Coronavirus survivors regain their sense of smell by going through “fragrance journey” with renowned perfumer
The loss of the sense of smell is a symptom of COVID-19. Many who recover from the virus wait months before their ability to smell returns – and many others are still waiting.
This is why Phillips began promoting a “fragrance journey” in her custom perfumery in New York City’s Upper East Side neighborhood. The store, which she has owned for over 12 years, launched the “scent therapy healing program” earlier this year.
For $650, Phillips’ clients can get one meeting with her and a custom fragrance to take home.
During this meeting, her clients will go through many different scents such as vanilla, musk, lavender and amber. These scents are divided between three types of scents – top notes, or lighter fragrances; medium notes, such as fruity or floral scents; and base notes like vanilla.
The clients will go through these individually with the use of scented strips to help arouse their sense of smell. She explained that this process was like exercise for the brain.
The fragrance expert claims her “fragrance journey” program has helped over 20 people regain at least some of their sense of smell since it began.
Many of Phillips’ clients tell stories of their sense of smell suddenly reawakening
Phillips got the idea for her “fragrance journey” program last year when a friend sent Lyss Stern, a COVID-19 survivor, to her shop. Stern lost her sense of smell in March 2020 and never got it back.
“I said to her, ‘Look, I’m not a doctor, and I’m not a chemist, but I know the extraordinary powers of fragrance,'” said Phillips during an interview with celebrity news magazine People. Phillips took Stern through the fragrance journey, and by the time the latter got to the base notes, her dormant sense of smell started waking up.
“She couldn’t really smell the top notes, she couldn’t really identify the middle notes, but then [when she got to the base notes] suddenly there was a flicker in her eye, and she said, ‘I can smell something. I don’t know what it is, but I can smell something.'”
Phillips said Stern started crying when she realized she could smell the vanilla and amber scents on the strips.
“She texted me about three hours later and said, “I cannot believe what you just did, for the first time I’m smelling my candles, I’m smelling restaurants, I’m smelling food. I have not been able to do this,'” recalled Phillips. “It was like the fog had lifted and she could smell.”
Stern isn’t the only one who had her sense of smell reawakened by Phillips’ “fragrance journey.” According to the perfumer, 20 people have regained at least some of their sense of smell since the program began.
Tammy Farrell, 51, lost her sense of smell in March 2020 when she contracted the coronavirus. After she recovered, she was devastated to learn that her ability to smell didn’t come back. She kept waiting for her nose to suddenly reawaken. She tried all kinds of tricks, including sniffing garlic powder and regularly walking past fragrant bakeries, but nothing worked.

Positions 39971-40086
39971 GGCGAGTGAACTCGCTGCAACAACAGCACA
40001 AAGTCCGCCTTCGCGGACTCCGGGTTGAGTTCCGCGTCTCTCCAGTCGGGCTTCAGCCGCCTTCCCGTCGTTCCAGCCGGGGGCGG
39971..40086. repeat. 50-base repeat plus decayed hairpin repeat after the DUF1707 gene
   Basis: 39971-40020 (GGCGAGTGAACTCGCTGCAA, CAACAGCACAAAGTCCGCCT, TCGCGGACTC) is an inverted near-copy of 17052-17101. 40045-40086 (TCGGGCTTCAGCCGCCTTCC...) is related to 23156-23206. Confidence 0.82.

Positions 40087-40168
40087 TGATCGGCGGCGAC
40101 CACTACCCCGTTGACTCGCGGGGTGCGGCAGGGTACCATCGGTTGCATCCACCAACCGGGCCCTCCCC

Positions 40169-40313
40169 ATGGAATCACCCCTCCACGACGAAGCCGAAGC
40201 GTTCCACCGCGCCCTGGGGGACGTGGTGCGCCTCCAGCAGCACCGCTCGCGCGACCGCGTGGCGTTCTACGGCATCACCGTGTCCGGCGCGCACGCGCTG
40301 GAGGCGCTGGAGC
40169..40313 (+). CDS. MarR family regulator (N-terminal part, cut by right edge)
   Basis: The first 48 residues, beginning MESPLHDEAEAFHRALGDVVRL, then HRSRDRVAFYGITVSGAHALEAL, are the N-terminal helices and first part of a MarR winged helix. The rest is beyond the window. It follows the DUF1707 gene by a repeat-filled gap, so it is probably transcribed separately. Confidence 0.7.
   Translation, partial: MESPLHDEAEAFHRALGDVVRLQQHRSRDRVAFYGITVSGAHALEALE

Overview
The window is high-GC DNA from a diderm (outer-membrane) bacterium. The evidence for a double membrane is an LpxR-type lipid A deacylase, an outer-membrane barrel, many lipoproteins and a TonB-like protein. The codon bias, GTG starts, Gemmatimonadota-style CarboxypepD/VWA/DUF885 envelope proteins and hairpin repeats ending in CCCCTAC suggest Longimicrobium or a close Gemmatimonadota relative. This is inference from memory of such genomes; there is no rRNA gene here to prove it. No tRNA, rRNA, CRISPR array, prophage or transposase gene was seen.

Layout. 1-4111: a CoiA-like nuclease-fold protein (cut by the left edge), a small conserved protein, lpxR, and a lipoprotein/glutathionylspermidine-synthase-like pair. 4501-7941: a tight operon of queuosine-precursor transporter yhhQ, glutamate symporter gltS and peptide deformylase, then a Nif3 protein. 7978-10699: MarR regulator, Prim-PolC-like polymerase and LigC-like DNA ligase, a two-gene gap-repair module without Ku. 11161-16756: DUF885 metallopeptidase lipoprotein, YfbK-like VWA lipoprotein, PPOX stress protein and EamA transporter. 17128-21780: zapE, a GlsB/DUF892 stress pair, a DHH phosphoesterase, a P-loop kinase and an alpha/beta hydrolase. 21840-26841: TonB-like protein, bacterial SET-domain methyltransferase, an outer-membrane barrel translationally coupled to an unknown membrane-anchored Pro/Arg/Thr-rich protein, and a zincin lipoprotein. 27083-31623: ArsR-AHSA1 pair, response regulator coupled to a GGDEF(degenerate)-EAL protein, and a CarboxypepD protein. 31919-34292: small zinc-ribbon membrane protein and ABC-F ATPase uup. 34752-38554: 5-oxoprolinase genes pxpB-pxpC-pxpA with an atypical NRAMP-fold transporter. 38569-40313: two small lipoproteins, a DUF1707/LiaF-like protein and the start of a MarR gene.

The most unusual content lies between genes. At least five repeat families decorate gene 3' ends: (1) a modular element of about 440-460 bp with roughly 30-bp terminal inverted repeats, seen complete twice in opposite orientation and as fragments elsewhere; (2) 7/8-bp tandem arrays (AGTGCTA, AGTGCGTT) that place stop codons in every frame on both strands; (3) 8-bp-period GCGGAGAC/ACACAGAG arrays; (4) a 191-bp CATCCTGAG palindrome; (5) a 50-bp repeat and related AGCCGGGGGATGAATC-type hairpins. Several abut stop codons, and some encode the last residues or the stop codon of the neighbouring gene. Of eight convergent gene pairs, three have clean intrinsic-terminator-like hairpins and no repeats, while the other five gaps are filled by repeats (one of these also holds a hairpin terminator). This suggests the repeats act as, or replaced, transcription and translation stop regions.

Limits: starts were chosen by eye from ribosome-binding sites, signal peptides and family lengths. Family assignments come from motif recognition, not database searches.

She sought out the help of multiple neurologists, who performed brain scans and blood tests on her. All these tests came back normal, and they couldn’t pinpoint the problem.
“I couldn’t smell anything, and no one knew why. You just can’t help but cry. I couldn’t smell my favorite candles or my husband’s cologne. I couldn’t enjoy eating – it just became fuel for my body, not pleasure.”
Farrell was motivated to seek alternatives when her daughter alerted her to the smell of gas coming from her basement that Farrell could not smell. “When you can’t smell gasoline leaks, it’s a huge problem,” she said. “I didn’t have any more options.”
On Thursday, April 22, Farrell went to Phillips’ store to go through her “fragrance journey.” After just one hour-long session, she could smell again.
“A piece of my life was missing, and I’m elated that something dormant for more than a year is triggered,” she said. “Now [my sense of smell] is on full blast.”
Farrell’s sense of smell is still recovering. She was able to detect pepper in her dinner and she was able to smell garlic, albeit faintly. But she still can’t smell many other scents, like bacon or popcorn. Despite this, she is committed to regaining her full sense of smell back, which is why she’s following the “homework” Phillips gave her – to smell different fragrances with a “meditation-like focus.”
Phillips said seeing clients get to the point where their sense of smell begins to reawaken makes what she does worth it.
“This for me, this is what I live for,” said Phillips.
“When people can’t smell and they can’t taste, they can’t enjoy their food and they don’t want to socialize. The net result is that people retract from society,” she added. “The fact that I’m able to help them rediscover their sense of smell and get back to enjoying things is such a joy. I’m so happy that I’ve been able to help people.”